13. [47]
    I am also mindful of the principles arrived at in the relevant authorities that suggests that each case must be determined on its own set of facts and circumstances.  In applying that principle, I am required to consider all the available evidence and the weight that it may carry.
  14. [48]
    The respondent’s submissions were particularly helpful to the tribunal, in particular where the protective and risk factors were identified.  The identified protective matters are that the applicant expressed some remorse for her criminal behaviour, and she was able to demonstrate insight into the positivity that cannabis is no longer being used or grown at her residence. A further identified positive feature is that the applicant no longer engages in using cannabis and is managing her pain through various alternative methods.  This would indicate that she possesses some level understanding into the relevance of not engaging in unlawful activities whilst being the holder of a blue card.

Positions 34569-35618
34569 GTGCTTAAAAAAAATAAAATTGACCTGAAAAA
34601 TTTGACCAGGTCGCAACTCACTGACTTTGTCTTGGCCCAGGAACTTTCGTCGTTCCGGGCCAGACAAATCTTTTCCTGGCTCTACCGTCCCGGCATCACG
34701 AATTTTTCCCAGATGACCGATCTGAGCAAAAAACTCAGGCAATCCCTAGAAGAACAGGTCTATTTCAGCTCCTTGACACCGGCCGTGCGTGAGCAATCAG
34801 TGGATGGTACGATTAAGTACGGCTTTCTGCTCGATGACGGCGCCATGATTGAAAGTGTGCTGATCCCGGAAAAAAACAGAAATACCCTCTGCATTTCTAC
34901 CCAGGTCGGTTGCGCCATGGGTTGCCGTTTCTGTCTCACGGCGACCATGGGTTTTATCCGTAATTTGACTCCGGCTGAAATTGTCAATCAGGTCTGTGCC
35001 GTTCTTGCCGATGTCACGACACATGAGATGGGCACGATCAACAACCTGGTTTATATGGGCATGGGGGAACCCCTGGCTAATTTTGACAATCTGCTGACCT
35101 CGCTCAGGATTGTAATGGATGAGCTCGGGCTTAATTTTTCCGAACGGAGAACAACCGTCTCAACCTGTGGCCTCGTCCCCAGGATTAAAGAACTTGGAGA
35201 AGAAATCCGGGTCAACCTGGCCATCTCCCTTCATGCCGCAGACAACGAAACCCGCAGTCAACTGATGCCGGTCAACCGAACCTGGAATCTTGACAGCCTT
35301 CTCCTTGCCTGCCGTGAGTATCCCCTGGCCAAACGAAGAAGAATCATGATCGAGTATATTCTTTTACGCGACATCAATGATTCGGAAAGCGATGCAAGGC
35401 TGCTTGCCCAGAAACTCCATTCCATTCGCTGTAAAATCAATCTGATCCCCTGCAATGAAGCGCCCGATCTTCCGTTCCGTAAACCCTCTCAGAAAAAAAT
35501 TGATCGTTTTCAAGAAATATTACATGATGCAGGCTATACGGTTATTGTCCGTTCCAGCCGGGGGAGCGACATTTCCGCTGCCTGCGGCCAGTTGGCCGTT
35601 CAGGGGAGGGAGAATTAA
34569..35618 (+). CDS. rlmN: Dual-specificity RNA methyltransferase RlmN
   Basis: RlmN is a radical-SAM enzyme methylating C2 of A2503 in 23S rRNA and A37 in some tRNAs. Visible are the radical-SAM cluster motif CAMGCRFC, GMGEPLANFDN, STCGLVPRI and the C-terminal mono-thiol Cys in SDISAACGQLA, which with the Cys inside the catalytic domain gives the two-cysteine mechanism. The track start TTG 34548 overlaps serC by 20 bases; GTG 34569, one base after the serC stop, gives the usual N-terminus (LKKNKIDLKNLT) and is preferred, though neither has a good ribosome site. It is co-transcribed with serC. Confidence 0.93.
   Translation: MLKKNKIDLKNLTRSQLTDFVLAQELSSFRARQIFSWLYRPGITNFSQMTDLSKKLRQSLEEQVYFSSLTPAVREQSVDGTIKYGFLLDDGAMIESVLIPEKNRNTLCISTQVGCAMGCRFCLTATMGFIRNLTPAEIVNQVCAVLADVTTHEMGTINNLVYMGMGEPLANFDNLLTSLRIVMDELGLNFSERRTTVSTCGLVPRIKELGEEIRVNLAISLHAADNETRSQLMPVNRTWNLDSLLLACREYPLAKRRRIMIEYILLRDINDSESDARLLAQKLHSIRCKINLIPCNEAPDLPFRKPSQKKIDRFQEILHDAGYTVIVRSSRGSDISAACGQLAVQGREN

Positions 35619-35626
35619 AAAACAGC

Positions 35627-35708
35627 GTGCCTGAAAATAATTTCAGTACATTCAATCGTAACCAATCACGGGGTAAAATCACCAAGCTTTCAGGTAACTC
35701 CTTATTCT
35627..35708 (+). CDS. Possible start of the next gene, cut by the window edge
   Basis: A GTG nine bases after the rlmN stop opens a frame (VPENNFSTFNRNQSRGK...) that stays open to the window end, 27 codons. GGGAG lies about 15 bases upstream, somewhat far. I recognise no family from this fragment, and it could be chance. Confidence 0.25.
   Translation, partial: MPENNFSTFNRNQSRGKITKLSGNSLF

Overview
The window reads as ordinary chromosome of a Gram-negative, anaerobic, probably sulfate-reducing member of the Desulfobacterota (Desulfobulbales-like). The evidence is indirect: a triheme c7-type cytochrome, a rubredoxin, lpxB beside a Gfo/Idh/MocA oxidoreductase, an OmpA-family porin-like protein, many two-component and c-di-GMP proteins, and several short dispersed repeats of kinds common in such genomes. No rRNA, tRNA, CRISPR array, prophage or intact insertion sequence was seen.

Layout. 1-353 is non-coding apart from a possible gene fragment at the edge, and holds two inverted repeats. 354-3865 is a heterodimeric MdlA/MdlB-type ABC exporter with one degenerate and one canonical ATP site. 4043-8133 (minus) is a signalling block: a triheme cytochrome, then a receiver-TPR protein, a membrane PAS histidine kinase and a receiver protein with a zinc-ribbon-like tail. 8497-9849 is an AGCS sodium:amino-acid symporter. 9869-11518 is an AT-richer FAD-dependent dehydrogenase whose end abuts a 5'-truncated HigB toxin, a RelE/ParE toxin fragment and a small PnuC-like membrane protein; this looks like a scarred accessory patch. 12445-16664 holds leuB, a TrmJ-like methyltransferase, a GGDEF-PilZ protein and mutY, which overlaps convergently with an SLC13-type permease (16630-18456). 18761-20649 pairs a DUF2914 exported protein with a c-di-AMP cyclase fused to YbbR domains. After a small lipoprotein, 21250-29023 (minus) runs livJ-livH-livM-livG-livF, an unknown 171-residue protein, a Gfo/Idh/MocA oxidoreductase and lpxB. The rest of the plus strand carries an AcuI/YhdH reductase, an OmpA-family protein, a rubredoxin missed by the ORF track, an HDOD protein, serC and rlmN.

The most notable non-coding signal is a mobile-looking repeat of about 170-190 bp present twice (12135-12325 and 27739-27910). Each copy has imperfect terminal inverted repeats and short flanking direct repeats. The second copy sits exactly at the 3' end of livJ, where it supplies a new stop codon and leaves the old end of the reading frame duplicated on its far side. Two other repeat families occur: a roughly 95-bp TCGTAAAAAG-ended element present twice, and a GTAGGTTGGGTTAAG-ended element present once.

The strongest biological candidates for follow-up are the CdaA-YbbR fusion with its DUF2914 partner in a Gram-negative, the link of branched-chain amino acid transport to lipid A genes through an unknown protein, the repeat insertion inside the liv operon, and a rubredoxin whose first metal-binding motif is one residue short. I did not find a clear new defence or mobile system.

15. [49]
    Other further protective features are that the applicant is active within her children’s lives, she engages in a volunteer basis at the children’s school and she engages in their extracurricular activities.  These positive features are supported by one of the witnesses who indicated that although drug use is not something that she would generally accept and she does not ordinarily associate with people who use drugs, in the applicant’s case she would continue to entrust the care of her children with the applicant.[29]
  16. [50]